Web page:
While calling for the withdrawal of foreign troops from the country, the Jordanian government agreed to establish field hospitals staffed by Jordanian medical personnel and to help train the Iraqi police force. Jordanians also assisted with international political party building programs in Iraq and other democratization efforts.

But several events following the U.S. invasion of Iraq impeded efforts to resume Jordanian-Iraqi ties.

A 2003 attack on the Jordanian embassy in Baghdad killed nearly a dozen people, including two U.S. soldiers; the attack was planned and ordered by Abu Musab al-Zarqawi in response to Jordan’s cooperation with the U.S. military.

Two years later, a Jordanian citizen, Raed Mansour Banna, conducted a devastating suicide bombing in Hilla, that killed more than one hundred Iraqis. This attack led to the recall of Iraqi diplomats, with Iraqi officials saying that they wanted to signal “real anger among Iraqis” and “bitterness” over the massacre.

Jordanian diplomats, fearing Iraqi retaliation, also returned home.

In November 2005, al-Zarqawi’s al-Qaeda in Iraq sponsored four attacks inside Jordan; three succeeded in destroying popular hotels in Amman, killing 60 people and wounding 115. These bombings represented yet another significant setback for Jordan’s tourism industry, which had been in a slump since the second intifada in Israel that began in September 2000.

King Abdullah eventually helped to legitimize Iraq’s political transition by becoming the first Arab leader to visit post-Saddam Iraq, in 2008. Abdullah announced that Jordan would re-open its embassy in Baghdad, while Iraq later resumed deliveries of subsidized oil to Jordan. This measure was of vital importance for a country that depends on foreign sources to meet 97 percent of its energy needs at a cost of an equivalent of one-fifth of Jordan’s national GDP.

In 2009, Iraq’s imports from Iran and Turkey stood at $4 billion and $6 billon, respectively, while Iraq’s imports from Jordan were only $1 billon. According to Ambassador Hani Hayyani, Jordan’s private and public sector businesses are not fully exploiting their ties and experience in Iraqi markets. Iraqi officials are encouraging Jordanian investors and companies to participate more in Iraq’s reconstruction.

In 2009, Iraq’s imports from Iran and Turkey stood at $4 billion and $6 billon, respectively, while Iraq’s imports from Jordan were only $1 billon.

According to Ambassador Hani Hayyani, Jordan’s private and public sectors are not fully exploiting their ties and experience in Iraqi markets. Iraqi officials are also encouraging Jordanian investors and companies to participate more in Iraq’s reconstruction.

The two governments also launched a joint campaign to induce Iraqi refugees straining Jordan’s infrastructure to return to Iraq.

At half a million strong, the refugees represented some ten percent of the population, contributing to local housing shortages and higher living costs. Jordanians also perceived their presence as a security risk given how poverty and alienation could contribute to their radicalization. Jordan reportedly currently hosts 500,000 to 700,000 Iraqi refugees, which amounts to 10 percent of the total Jordanian population and gives Jordan the second largest population of Iraqi refugees after Syria. And with the fighting flaring up in that country, more Syrian refugees are going to Jordan than are returning to Iraq.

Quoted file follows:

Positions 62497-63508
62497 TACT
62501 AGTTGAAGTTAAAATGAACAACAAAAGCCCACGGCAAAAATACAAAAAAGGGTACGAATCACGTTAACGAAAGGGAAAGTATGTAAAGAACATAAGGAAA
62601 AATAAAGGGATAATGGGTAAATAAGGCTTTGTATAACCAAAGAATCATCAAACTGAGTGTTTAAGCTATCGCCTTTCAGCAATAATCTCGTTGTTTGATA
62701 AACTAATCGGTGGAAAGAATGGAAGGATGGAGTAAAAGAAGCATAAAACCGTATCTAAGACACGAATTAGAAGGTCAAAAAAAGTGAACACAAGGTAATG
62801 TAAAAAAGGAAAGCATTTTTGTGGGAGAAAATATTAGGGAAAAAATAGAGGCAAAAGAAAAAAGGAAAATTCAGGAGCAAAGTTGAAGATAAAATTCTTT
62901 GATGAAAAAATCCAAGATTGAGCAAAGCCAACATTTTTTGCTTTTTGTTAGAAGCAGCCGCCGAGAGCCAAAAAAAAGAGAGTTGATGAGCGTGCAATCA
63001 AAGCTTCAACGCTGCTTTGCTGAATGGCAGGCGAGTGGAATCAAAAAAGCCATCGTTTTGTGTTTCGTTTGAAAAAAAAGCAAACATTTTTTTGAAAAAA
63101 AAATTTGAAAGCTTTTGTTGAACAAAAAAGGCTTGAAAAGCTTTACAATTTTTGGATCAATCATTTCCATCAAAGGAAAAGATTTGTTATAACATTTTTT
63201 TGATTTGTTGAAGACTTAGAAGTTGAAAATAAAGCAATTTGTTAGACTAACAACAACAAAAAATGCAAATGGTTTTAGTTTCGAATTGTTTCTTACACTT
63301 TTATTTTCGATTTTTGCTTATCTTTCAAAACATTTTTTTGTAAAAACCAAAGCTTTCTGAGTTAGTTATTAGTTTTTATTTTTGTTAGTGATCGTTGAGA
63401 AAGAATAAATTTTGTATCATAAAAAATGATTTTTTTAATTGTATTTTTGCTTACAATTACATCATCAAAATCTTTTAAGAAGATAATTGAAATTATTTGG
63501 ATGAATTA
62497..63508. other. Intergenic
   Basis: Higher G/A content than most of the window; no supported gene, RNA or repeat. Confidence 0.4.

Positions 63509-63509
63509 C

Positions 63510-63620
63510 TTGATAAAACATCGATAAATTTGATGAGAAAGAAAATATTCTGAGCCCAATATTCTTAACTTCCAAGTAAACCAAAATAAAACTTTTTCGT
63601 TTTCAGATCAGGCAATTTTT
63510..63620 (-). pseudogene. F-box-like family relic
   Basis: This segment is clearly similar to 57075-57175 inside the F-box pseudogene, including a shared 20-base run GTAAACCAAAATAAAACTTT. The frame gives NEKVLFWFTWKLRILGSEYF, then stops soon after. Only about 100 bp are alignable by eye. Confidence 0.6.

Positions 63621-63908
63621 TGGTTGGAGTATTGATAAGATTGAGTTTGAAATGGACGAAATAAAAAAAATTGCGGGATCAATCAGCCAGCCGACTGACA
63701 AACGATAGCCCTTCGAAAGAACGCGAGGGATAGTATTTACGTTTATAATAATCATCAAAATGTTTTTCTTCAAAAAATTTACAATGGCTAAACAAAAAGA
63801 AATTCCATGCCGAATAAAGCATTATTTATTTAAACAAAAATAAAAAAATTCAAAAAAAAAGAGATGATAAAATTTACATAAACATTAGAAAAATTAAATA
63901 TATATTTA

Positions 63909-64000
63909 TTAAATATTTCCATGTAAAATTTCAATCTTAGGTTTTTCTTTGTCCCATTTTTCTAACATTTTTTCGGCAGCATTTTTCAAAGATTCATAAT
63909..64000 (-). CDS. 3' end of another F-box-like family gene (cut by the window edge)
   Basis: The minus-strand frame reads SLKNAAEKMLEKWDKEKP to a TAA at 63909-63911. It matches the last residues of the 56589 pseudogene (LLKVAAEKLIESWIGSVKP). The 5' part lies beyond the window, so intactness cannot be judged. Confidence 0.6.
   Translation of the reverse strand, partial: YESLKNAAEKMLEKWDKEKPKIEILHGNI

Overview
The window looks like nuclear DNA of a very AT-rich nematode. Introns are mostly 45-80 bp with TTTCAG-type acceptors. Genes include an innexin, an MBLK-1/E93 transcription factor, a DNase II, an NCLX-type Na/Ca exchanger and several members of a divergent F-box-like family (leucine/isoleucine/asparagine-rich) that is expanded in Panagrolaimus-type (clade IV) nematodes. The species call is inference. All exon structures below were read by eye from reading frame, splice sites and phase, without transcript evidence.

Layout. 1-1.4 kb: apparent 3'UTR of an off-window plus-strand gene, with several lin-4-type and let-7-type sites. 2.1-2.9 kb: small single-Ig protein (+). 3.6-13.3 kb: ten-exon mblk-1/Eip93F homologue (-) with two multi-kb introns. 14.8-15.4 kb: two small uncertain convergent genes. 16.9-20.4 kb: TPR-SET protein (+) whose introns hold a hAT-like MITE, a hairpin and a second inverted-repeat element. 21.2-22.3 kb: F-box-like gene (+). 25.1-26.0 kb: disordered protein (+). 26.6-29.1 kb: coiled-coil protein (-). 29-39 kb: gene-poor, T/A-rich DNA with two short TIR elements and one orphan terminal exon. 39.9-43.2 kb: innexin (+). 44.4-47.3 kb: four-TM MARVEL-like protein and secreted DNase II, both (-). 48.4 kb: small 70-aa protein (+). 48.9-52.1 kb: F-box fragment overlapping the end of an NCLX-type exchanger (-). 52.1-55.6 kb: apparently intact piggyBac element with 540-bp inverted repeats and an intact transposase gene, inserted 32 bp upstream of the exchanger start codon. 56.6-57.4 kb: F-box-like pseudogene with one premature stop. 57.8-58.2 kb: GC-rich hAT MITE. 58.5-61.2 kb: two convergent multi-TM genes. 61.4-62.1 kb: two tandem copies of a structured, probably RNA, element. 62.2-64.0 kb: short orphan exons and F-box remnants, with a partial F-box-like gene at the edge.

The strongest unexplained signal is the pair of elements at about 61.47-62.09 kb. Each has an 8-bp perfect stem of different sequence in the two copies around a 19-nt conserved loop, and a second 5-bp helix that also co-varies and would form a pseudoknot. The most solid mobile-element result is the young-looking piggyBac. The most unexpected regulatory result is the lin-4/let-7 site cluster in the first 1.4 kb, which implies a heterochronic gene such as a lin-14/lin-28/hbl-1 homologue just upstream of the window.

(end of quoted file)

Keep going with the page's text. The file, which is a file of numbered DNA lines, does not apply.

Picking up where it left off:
In a 2009 interview, King Abdullah emphasized his support for the new Iraqi regime, claiming that “Iraq’s stability is essential for the stability of the whole region.” He highlighted the importance of Iraq as an economic and trading partner and a Middle Eastern power.

The following year, Abdullah said “we as Arab countries have been negligent in not standing with the Iraqis more.”  In a 2010 speech at an Arab League Summit, Abdullah applauded the Iraqi national reconciliation process and again stated “what [Arab nations] have done for Iraq is below our expectations.

Emphasizing the need to strengthen regional support for the Iraqi government served multiple purposes.

In addition to seeking to support the Jordanian economy and sustain Jordan’s ties with the United States, King Abdullah sought to improve relations with al-Maliki’s government to provide a counterweight to Iranian influence.

Jordan’s current objectives in Iraq include inducing more Iraq refugees to return home, averting a Shiite-dominated government in Iraq, limiting Iranian influence on Iraqi affairs, and improving economic ties between Iraq and Jordan.

Jordanians oppose political instability in Iraq or proposals to partition the country for fear these developments would hurt Jordan’s economic interests. A stable, democratic Iraq is in Jordan’s best interest, especially due to Iraq’s historic role in Jordan’s energy sector and exports.

Furthermore, a security crisis or vacuum in Iraq could prompt even greater Iranian intervention in Iraqi affairs.

If Iraq’s Sunni-dominated provinces—al-Anbar, Diyala, Salahaddin, and Ninewah—demanded regional autonomy, sectarian violence could ensue and foreign fighters could flood into Jordan’s border region. Jordanians’ primarily concern is that Iraq’s al-Anbar province could again become a “launching pad” for terrorist attacks against Jordan.

The Jordanian security forces have accordingly helped teach thousands of Iraqi police officers and Iraqi Special Forces. On November 9, 2010, the Jordanian and Iraqi armies signed an agreement that provides for increasing cooperation in training, education, and sharing experiences between the two military establishments

Now the Syrian crisis is generating a renewed upsurge in local extremism and terrorism as well as presenting a new obstacle to improved Iraq-Jordanian relations.

The Jordanian King joined other Arab monarchs in boycotting the March 2012 Arab League summit in Baghdad, sending only his prime minister in an apparent gesture of solidarity with the GCC governments.